Let's face it
Java, Adobe Reader, Adobe Flash are all ubiquitous and are good choices for attack vectors. Even easier than Windows as they tend not to get updated.
Oracle has released a cross-platform update for Java that addresses 17 vulnerabilities in the ubiquitous software platform. All 17 vulnerabilities might be abused to inject code into vulnerable systems, and all but one affect how Java Runtime Environment client software runs in browsers. Java 6 update 26 for Windows, Linux …
...actually use Java in a browser any more?
Sadly yes, for some crappy web sites that either don't work, or are a major pain otherwise. Examples include:
Facebook's photo uploader, either hand selecting 5 images at a time, or allowing them to access your machine via a Java thing to allow all files in a directory, etc, to be selected. No way on my PC!
One of the genealogy web sites my father uses is so crap a design that your choice is to use IE & ActiveX enabled, or a Java viewer (which, last time I looked at his PC, is also out of date and leaves an ever-increasing tree of cache directories):
The Devil & deep blue sea as far as security is concerned! For him I set up Linux & Java as the least-worst option for this.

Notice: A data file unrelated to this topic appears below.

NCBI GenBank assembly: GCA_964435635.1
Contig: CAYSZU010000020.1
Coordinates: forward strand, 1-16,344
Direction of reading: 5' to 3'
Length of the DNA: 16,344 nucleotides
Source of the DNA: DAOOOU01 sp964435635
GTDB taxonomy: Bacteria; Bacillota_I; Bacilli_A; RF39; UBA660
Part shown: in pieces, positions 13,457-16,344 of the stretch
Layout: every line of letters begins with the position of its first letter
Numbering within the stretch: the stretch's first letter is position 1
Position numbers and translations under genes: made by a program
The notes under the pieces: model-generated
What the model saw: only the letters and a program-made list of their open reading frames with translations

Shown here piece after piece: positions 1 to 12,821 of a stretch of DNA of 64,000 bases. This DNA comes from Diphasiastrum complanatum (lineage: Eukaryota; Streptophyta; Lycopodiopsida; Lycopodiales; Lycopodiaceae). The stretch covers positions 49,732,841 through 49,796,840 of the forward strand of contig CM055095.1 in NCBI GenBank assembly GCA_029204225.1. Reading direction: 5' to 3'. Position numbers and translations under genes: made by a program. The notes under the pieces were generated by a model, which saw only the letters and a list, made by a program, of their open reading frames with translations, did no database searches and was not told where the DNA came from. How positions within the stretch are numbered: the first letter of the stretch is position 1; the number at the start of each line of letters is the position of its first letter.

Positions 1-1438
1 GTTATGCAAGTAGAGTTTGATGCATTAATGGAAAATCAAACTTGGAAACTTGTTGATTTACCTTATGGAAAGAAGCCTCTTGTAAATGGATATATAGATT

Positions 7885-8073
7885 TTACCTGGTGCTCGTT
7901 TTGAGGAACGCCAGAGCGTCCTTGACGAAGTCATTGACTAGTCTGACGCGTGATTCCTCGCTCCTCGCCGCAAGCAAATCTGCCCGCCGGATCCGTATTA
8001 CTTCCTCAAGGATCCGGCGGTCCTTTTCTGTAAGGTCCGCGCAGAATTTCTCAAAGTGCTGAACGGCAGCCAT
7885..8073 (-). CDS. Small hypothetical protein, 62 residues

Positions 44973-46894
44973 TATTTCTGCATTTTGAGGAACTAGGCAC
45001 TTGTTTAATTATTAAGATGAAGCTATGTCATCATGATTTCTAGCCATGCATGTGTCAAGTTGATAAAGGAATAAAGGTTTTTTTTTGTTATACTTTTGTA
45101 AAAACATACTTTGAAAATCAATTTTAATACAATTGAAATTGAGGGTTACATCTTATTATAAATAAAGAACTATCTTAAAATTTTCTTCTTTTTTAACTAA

This PC has always had the Java VM running on it, and I'd always assumed that something-or-other other used it. From this article and from remarks here and elsewhere, I can see that it isn't, so I just uninstalled it. Hopefully it will improve my boot time a tad, too.
One of the voices in my head said "we might want to develop something in Java one day", but the other voices all just looked at it, until it said "I'll get my coat".
You need JDK and even if you install it, there is a little (almost no) need to enable java applets in browsers.
Vm isn't the problem, browser applets automatic running is the problem.
Also you won't get a speed up on booting if you remove java, it isn't resident except 700KB java update checker. They should have used windows built in scheduling like Apple software update btw.
Successful, secure apps are always "real" stuff,for example Vuze, not java applets. Applets have very stupid restrictions anyway.
Tell that to Thomson Reuters, who have several successful (i.e. popular and profitable), secure applications for trading FX and other instruments, all delivered as Java applets and Java Web Start. The users are tier 3 institutions, rather than full-time traders, because the Internet introduces latencies that are unacceptable for the latter, but they still trade billions of dollars.
Before working on these applications I too thought applets were just annoying gadgets embedded in web pages. To my surprise I discovered that an applet can be a good way to deliver a large, complex application to the desktop. No need for distribution media or download instructions. No requirement to get authorisation for a desktop installation - in companies that have outsourced their IT infrastructure this can take months.
This is something I wish I'd known before I spent a year rewriting a Java Swing program as a web application.
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